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Field Test Best Practices: A Resource for Practical Residential Building Science

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Thermostat Operation

It is common today to have programmable thermostats in new homes and in many existing homes as well. The sensor technology generally consists of thermistors with a heat or cool anticipation function. These thermostats generally have three or four wires connected to their terminals for sending and receiving heating, cooling, and fan signals to and from indoor air handling unit. In older homes, bimetallic switching thermostats are still used.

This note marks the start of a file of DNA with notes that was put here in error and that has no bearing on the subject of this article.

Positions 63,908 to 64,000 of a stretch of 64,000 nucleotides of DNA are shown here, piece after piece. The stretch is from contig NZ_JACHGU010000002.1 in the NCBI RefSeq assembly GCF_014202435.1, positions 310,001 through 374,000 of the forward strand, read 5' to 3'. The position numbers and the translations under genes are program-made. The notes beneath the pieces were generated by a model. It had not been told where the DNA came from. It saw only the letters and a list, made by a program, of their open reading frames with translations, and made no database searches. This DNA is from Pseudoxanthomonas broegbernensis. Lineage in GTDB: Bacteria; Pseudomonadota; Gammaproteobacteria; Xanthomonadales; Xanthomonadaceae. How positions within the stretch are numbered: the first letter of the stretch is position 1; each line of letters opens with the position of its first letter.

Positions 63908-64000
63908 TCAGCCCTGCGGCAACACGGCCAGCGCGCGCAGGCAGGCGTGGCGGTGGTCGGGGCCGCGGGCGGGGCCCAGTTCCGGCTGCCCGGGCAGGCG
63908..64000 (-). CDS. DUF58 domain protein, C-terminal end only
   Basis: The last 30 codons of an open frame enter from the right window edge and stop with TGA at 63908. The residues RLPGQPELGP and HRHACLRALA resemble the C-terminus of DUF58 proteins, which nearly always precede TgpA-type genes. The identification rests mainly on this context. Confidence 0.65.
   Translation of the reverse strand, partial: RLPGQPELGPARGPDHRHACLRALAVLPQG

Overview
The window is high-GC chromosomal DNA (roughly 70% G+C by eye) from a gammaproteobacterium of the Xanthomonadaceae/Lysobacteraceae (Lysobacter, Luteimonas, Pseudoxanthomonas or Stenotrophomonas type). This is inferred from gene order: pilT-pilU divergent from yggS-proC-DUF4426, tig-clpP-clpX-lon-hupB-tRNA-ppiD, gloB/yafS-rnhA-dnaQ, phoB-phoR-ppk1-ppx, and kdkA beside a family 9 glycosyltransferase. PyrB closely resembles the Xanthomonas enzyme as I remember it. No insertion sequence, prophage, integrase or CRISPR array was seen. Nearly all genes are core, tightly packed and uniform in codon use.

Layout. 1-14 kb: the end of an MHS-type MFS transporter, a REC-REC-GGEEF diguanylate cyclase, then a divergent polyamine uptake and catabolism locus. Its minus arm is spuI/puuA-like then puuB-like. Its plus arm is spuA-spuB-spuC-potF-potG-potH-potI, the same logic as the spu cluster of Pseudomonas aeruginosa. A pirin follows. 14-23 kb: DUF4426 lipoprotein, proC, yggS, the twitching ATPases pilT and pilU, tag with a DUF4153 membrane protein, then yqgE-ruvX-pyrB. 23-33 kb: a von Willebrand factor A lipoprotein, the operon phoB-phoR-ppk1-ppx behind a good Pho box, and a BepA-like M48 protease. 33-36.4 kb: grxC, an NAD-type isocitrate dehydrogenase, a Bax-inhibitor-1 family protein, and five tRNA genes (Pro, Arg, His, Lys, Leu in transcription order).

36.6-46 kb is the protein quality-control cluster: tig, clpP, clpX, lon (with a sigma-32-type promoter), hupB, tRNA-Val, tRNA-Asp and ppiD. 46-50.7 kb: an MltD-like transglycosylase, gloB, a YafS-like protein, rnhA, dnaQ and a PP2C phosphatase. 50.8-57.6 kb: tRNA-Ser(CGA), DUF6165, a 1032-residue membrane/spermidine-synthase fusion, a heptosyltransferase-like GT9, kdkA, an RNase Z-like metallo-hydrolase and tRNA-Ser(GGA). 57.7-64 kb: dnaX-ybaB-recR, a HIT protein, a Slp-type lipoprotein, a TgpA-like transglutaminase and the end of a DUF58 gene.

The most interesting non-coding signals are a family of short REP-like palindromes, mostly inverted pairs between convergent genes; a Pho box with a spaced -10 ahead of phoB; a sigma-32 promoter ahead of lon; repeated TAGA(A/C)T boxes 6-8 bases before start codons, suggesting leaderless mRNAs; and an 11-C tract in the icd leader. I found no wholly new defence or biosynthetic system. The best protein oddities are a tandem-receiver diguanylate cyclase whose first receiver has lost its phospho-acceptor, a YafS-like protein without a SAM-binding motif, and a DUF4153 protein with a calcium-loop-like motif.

In a field test setting, a thermistor is commonly mounted close to the thermostat to monitor the thermostat sensing temperature. Coupled with the indoor air handler power and/or outdoor condensing unit power reading, and/or the furnace gas flow or supply and return air temperature readings, thermostat setpoints can be easily concluded. In simple heating and cooling air handling units with cycling on/off supply fans, the indoor fan status alone with a thermistor mounted next to the air handler can indicate the thermostat setpoints.

Understanding the thermostat setpoint is critically important in field tests since the setpoint is the main driver for house heating and air conditioning system. Many energy saving measures are set around thermostat night setback, unoccupied setback, or pre-cooling to take advantage of house thermal mass, so controlling and monitoring the thermostat setpoint is a central activity for any field test looking at HVAC systems.